The Meijer retail chain has issued a public apology, admitting that it "likely violated campaign finance and reporting laws" and pledging to "comply with any and all direction, penalties, fines or other actions required by the Department of State" in connection with its covert effort to manipulate elections in Acme Township, Michigan, where local officials opposed its
Republican presidential candidate Mike Huckabee's media team is led by "Kirsten Fedewa, a long-time press adviser from Huckabee's days with the Republican governors' association ... and Alice Stewart, a glamorous Arkansas TV anchor," according to the Belfast Telegraph's rundown of candidate "spinmeisters." Mitt Romney's "press team leaders are ...
"The American public deserves to know when someone is trying to persuade them." — U.S. Federal Communications Commissioner Jonathan Adelstein, Thursday, January 17, 2008
Front Groups Beware of Full Frontal Scrutiny
Today, the Center for Media and Democracy and our partners at Consumer Reports WebWatch launched an exciting new project: Full Frontal Scrutiny. The site seeks to shine a light on front groups -- organizations that state a particular agenda, while hiding or obscuring their identity, membership or sponsorship, or all three. Google the term "front groups" and the number one return is CMD's extensive articles on its SourceWatch site.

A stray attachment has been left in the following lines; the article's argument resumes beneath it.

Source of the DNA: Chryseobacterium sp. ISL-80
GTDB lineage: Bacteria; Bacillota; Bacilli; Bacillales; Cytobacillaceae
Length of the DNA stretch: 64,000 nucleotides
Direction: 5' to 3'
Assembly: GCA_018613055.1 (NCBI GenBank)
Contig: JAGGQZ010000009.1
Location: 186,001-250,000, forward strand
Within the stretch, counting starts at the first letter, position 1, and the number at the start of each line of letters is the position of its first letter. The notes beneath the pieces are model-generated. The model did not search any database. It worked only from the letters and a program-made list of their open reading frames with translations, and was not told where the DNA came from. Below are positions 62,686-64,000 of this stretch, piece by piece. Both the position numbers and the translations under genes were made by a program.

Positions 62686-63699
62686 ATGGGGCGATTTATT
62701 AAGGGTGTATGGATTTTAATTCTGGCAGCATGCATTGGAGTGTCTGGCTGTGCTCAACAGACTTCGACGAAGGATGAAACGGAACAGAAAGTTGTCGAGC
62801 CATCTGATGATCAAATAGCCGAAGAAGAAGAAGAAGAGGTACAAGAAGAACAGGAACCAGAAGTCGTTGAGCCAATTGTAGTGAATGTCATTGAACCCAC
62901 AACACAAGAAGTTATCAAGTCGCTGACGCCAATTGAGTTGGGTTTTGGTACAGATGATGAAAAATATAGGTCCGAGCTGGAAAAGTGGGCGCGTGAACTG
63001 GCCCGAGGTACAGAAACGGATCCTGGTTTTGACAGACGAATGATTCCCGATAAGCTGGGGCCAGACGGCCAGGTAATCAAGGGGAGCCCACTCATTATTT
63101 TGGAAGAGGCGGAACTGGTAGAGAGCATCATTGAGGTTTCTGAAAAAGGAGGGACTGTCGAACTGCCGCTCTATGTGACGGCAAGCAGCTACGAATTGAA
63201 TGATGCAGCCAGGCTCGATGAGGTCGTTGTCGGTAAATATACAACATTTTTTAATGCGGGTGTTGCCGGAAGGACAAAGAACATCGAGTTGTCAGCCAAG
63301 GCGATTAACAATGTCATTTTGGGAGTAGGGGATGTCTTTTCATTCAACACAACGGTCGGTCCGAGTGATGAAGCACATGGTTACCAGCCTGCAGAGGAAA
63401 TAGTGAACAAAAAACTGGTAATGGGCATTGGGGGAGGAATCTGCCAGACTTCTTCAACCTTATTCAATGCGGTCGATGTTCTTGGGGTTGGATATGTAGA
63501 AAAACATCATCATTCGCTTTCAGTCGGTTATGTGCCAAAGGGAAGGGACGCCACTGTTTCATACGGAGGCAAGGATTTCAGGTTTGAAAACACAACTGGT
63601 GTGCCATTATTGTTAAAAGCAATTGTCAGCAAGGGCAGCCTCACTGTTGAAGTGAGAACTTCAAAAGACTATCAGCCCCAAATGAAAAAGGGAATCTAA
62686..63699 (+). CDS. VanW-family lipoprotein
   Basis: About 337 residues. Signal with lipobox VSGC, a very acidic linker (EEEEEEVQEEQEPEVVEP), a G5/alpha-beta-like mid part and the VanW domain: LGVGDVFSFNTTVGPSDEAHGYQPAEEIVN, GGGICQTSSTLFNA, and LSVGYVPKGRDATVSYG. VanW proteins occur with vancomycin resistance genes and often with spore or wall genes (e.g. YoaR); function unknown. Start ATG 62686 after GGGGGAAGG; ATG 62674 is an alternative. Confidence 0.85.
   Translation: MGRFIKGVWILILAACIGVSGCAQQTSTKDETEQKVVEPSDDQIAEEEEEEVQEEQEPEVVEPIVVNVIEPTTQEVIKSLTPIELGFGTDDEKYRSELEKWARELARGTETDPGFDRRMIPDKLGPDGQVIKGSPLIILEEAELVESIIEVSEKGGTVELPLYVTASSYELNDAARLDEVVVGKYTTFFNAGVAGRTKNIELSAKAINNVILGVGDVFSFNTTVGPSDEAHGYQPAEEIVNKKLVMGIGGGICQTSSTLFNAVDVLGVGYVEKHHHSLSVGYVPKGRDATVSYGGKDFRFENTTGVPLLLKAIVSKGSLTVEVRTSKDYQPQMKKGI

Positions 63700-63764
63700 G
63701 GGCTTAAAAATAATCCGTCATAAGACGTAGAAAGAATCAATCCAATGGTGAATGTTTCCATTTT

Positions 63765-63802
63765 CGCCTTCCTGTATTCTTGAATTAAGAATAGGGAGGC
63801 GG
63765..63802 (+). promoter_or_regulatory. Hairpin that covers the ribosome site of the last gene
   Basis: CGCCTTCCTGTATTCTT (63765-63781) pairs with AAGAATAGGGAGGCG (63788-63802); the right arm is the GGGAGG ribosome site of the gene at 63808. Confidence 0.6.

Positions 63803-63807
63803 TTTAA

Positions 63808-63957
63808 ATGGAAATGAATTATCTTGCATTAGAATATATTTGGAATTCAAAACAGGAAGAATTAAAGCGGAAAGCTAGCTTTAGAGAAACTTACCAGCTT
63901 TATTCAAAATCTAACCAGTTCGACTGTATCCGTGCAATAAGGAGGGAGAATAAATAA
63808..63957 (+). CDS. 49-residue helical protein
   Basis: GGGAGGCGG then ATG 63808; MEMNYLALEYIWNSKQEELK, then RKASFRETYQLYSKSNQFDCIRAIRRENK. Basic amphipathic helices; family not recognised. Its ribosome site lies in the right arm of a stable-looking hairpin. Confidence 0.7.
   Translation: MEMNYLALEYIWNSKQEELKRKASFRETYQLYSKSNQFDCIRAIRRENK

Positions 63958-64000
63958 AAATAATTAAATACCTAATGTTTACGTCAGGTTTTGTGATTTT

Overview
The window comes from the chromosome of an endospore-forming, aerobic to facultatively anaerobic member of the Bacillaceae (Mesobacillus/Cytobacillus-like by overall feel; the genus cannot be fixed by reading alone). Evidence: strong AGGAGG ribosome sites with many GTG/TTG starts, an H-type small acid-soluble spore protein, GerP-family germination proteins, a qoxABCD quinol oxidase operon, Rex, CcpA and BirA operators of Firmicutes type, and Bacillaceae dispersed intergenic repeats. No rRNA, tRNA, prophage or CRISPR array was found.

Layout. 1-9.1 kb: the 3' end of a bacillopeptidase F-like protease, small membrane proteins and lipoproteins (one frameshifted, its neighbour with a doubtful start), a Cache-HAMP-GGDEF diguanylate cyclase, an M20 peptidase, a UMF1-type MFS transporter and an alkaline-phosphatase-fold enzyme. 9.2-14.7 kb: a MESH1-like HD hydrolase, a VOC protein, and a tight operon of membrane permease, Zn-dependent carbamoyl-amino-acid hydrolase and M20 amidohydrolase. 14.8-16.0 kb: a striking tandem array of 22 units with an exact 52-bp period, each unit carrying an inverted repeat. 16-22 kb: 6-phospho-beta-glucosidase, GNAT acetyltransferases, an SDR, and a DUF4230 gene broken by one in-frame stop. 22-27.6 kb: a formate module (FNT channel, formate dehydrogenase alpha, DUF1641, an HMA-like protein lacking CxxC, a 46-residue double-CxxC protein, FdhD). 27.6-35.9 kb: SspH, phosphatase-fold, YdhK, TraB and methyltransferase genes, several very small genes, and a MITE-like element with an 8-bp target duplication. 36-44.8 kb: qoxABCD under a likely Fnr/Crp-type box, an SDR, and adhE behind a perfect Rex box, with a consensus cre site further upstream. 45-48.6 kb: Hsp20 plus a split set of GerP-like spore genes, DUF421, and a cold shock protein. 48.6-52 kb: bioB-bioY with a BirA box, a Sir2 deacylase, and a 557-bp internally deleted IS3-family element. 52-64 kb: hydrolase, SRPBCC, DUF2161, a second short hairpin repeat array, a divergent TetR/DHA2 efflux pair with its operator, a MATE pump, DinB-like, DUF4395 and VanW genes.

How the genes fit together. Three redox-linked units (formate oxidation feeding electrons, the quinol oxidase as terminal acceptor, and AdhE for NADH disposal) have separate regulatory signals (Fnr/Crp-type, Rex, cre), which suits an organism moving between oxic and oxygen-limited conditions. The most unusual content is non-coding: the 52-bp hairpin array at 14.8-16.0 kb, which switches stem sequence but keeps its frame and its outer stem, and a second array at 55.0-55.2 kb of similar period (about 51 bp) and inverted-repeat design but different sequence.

"Several of the leading presidential candidates have adopted 'change' as a campaign theme and have rushed to claim that they themselves are the candidates for change," notes Frank Newport of the Gallup polling organization. "But exactly what form that 'change' should take has been a little murky. Change is such a broad concept that -- like a Rorschach inkblot test -- an individual can read into it what he or she wants." To clarify things a bit, Gallup surveyed Americans to ask what type of change they wanted.
"We are profoundly concerned that the government's approach was designed to provide particular and limiting answers," announced a spokesperson for the British nuclear consultation group. The independent group of energy economists and nuclear advisers condemned the British government's second attempt at developing a national energy policy, saying that "the government's plans to force through a new generation of nuclear power stations" is "undemocratic and possibly illegal," reported John Vidal.